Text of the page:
Author Topic: Talyllyn Ry featured Wikipedia homepage article  (Read 4076 times)

Stephen Hussar

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Talyllyn Ry featured Wikipedia homepage article
« on: July 13, 2009, 05:19:33 AM »
Happpend to go to the Wikipedia homepage this morning and was surprised to see the Talyllyn Ry as one of the featured articles. I do not know how long these articles stay on the front page, but here's the link (and I've copied the text below). Wonder how they decide which subject (of the ga-zillions of things to choose from) gets featured?!

The Talyllyn Railway is a narrow-gauge preserved railway running for 7.25 miles (11.67 km) from Tywyn on the Mid-Wales coast to Nant Gwernol near the village of Abergynolwyn. The line was opened in 1866 to carry slate from the quarries at Bryn Eglwys to Tywyn, and was the first narrow gauge railway in Britain authorised by Act of Parliament to carry passengers using steam haulage. Despite severe under-investment, the line remained open, and in 1951 it became the first railway in the world to be preserved as a heritage railway by volunteers. Since preservation, the railway has operated as a tourist attraction, significantly expanding its rolling stock through acquisition and an engineering programme to build new locomotives and carriages. In 1976 an extension was opened along the former mineral line from Abergynolwyn to the new station at Nant Gwernol. In 2001 the preservation society celebrated its 50th anniversary, and in 2005 a major rebuilding and extension of Tywyn Wharf station took place, including a much expanded facility for the Narrow Gauge Railway Museum. The fictional Skarloey Railway, which formed part of the Railway Series of children's books by the Rev. W Awdry, was based on the Talyllyn Railway. The preservation of the line inspired the Ealing Comedy film The Titfield Thunderbolt.

John L Dobson

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Re: Talyllyn Ry featured Wikipedia homepage article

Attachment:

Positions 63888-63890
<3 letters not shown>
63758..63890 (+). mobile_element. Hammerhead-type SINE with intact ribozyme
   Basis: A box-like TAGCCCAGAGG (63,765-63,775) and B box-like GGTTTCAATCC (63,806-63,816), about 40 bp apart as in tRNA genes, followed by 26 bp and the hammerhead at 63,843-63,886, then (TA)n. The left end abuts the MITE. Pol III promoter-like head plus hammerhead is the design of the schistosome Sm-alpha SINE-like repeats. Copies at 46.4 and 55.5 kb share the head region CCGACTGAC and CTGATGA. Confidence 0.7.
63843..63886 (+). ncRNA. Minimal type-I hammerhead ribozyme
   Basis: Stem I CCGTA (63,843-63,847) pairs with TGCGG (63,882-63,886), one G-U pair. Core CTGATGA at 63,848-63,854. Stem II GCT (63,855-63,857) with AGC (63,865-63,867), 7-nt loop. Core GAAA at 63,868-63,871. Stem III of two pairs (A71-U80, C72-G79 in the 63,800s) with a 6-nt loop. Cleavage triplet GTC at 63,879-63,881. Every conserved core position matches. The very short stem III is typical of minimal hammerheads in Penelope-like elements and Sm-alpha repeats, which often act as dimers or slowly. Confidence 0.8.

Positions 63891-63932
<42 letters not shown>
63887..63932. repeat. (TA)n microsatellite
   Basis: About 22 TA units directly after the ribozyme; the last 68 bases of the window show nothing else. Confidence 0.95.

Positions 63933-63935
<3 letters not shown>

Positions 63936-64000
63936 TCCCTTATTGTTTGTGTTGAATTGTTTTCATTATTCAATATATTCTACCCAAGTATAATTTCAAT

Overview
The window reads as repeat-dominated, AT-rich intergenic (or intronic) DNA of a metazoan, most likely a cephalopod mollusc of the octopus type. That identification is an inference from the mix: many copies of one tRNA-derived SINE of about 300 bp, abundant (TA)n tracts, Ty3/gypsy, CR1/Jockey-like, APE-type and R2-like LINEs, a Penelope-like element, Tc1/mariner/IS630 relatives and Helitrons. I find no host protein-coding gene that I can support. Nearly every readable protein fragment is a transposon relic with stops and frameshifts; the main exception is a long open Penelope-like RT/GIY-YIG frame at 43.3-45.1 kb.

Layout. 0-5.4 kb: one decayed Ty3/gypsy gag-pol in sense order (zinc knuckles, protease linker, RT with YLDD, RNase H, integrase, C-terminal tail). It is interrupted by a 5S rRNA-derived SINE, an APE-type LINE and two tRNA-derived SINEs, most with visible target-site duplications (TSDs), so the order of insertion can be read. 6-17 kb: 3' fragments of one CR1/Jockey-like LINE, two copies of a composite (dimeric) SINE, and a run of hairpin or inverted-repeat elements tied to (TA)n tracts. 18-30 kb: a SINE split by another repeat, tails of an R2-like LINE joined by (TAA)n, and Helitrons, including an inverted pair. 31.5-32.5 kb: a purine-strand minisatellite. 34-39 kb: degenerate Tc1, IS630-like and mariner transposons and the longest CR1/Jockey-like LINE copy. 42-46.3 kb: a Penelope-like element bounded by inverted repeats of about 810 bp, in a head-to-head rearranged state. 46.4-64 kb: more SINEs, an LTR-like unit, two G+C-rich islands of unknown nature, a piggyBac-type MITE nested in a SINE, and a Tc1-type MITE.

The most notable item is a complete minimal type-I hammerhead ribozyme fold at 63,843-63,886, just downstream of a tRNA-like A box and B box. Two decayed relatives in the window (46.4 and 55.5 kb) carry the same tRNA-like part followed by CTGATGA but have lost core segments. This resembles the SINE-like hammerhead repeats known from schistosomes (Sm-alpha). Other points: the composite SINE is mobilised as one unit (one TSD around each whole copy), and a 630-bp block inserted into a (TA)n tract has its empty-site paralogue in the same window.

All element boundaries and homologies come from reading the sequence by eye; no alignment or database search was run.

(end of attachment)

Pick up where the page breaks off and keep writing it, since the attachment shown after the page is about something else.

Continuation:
« Reply #1 on: July 13, 2009, 10:29:36 AM »
A nice piece - although the claim about passenger services is a bit odd, given that the Festiniog, just up the coast, had been running passenger trains since 1863...

Lets hope it generates some traffic for the TR this year - they are in dire straits if the following announcement is anything to go by:

[Posted on behalf of the Board. This announcement was made to staff at Wharf and Pendre this afternoon and displayed on notice-boards at both locations.]

The Board regrets to announce that as of today, 18th June, the post of General Manager has been made redundant (subject to appeal). As a result Larry Bridges has unfortunately left the Company's employment.

This action has been taken in view of the serious ongoing financial position in which the railway finds itself, as highlighted in the Notice of 20th March. It was stated then that given the worsening economic climate, there was great uncertainty and concern over the potential trading performance of the railway company in 2009 and 2010 and hence its continuing financial sustainability. The Notice went on to say that, with Council's full support, given at its meeting on 7th March, the Board would need to consider possible options for any re-organisation that might be necessary, and that further announcements would be made as decisions were taken.